Budd-Chiari syndrome



Budd-Chiari syndrome


Peritoneum and peritoneal cavity disorders




Budd-Chiari syndrome


0 / 7 complete

USMLE® Step 1 questions

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High Yield Notes

27 pages


Budd-Chiari syndrome

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USMLE® Step 1 style questions USMLE

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A 54-year-old woman is brought to the emergency department by her partner due to altered mental status for the last 2 days. According to her husband, the patient has become increasingly lethargic, disoriented, and agitated. The patient has a history of chronic hepatitis C infection that was diagnosed 14 years ago. She refused all treatment at that time. Temperature is 37.0°C (98.6°F), pulse is 98/min, and blood pressure is 104/74 mmHg. On examination, the patient is lethargic and oriented only to self. When her hands are outstretched in front of her and extended at the wrist, they exhibit a flapping tremor. The abdomen is nontender and mildly distended; shifting dullness to percussion is present. There is no nuchal rigidity. Stool occult blood is positive. Laboratory testing reveals the following findings:

The patient is started on emergent therapy for her symptoms. Which of the following best explains the pathophysiology of this patient’s current condition?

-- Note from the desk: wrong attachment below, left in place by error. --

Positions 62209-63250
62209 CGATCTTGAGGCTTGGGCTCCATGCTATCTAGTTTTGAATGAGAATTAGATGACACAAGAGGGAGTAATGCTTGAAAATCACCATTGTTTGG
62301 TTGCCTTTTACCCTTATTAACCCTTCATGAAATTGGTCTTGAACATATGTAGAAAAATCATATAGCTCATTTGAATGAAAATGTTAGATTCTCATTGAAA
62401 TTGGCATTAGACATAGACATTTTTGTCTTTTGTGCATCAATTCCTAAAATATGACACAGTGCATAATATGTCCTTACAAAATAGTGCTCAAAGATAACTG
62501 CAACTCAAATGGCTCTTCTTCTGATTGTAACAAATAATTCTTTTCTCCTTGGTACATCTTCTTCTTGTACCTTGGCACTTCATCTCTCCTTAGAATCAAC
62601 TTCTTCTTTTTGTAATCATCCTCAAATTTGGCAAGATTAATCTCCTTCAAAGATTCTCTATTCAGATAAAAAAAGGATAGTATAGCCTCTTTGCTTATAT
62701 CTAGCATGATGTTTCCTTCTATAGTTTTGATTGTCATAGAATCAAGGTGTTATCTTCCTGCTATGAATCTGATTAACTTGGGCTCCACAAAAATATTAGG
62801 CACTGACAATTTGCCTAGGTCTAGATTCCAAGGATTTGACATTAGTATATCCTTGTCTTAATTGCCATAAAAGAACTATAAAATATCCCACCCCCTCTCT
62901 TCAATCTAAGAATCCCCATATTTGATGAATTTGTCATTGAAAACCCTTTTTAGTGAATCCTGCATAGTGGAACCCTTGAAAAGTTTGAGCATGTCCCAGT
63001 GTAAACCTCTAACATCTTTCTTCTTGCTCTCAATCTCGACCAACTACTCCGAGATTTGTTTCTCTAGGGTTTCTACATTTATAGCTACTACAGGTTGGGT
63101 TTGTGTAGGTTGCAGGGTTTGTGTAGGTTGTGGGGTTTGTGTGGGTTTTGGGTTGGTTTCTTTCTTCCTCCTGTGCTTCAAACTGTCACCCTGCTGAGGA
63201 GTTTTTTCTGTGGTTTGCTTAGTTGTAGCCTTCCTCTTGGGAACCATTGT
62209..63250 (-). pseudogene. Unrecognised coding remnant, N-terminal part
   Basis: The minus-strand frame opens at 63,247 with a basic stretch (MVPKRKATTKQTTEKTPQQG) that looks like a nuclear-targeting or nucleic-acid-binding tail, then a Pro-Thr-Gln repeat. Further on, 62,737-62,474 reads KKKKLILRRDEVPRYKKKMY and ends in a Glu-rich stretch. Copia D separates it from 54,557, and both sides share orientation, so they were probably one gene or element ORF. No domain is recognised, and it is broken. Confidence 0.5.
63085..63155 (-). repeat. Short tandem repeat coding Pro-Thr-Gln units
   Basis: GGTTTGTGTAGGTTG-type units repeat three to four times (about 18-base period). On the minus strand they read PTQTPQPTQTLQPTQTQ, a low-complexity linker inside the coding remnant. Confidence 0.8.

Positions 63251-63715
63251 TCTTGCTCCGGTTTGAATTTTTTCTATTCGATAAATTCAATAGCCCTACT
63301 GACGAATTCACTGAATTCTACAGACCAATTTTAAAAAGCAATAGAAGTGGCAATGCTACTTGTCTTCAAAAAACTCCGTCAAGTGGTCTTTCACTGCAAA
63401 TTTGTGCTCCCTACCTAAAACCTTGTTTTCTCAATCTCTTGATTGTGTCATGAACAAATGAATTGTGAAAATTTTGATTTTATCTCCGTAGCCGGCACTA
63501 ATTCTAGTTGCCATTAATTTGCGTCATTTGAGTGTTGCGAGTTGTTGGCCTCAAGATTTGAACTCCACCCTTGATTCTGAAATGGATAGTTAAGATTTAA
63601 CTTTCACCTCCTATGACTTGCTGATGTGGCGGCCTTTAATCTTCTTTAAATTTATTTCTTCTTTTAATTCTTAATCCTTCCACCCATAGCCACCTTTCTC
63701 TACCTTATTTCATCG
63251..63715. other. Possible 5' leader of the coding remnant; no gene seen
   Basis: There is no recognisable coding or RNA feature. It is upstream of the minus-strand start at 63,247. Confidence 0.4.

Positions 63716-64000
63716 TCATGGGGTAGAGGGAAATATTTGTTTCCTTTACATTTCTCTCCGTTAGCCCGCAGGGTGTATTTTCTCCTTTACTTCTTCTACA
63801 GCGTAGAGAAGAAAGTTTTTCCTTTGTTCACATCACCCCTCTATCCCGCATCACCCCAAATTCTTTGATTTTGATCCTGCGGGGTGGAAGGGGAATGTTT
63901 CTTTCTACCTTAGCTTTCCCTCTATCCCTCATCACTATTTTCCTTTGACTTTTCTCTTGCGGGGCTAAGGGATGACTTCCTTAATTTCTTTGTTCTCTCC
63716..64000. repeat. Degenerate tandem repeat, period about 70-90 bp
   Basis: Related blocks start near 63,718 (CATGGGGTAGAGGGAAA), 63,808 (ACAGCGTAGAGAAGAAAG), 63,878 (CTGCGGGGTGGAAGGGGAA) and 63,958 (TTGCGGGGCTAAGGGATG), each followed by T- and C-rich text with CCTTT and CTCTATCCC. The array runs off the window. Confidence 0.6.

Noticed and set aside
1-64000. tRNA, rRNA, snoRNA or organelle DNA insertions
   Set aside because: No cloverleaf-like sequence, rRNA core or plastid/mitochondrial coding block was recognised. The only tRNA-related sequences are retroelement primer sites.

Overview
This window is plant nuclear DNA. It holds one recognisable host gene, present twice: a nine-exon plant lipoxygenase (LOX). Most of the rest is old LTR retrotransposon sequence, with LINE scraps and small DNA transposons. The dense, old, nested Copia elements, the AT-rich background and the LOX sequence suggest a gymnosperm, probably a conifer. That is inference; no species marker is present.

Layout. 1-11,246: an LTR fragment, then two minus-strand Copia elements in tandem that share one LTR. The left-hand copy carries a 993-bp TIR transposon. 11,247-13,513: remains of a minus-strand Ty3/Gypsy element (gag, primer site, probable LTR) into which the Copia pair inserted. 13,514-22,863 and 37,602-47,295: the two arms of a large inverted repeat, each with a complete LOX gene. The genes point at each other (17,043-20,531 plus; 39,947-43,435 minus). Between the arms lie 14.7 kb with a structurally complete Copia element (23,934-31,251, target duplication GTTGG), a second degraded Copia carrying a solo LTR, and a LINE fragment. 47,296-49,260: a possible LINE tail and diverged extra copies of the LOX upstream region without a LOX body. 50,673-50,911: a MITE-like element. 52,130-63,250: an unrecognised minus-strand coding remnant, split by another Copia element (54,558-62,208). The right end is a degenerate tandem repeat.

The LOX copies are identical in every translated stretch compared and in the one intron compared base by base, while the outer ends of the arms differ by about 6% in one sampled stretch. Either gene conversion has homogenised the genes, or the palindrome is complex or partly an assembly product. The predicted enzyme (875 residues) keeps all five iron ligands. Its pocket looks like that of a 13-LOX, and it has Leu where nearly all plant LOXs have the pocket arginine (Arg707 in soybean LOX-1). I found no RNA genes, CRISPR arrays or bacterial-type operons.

External References

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Abdominal pain

Budd-Chiari syndrome p. 401, 717


Budd-Chiari syndrome p. 401, 717

Budd-Chiari syndrome p. 401

labs/findings p. 721

portal hypertension p. 398

presentation p. 717


Budd-Chiari syndrome and p. 401

Hepatocellular carcinomas p. 401

Budd-Chiari syndrome and p. 401


Budd-Chiari syndrome p. 401, 717

Liver failure

Budd-Chiari syndrome and p. 401

Necrosis p. 207

Budd-Chiari syndrome p. 401

Polycythemia/vera p. 441

Budd-Chiari syndrome and p. 401


Budd-Chiari syndrome p. 401


Budd-Chiari syndrome is a condition in which the veins that carry blood from the liver are blocked, causing liver congestions. It typically presents with a classic triad of symptoms, that include abdominal pain, ascites, and liver enlargement. There are two types of Budd-Chiari syndrome: primary and secondary. Primary Budd-Chiari syndrome is due to the obstruction to the hepatic veins caused by a venous process like thrombosis or phlebitis. In secondary Budd-Chiari syndrome the obstruction comes from the compression or the invasion of the hepatic vein by a non-venous process, usually by a tumor nearby.


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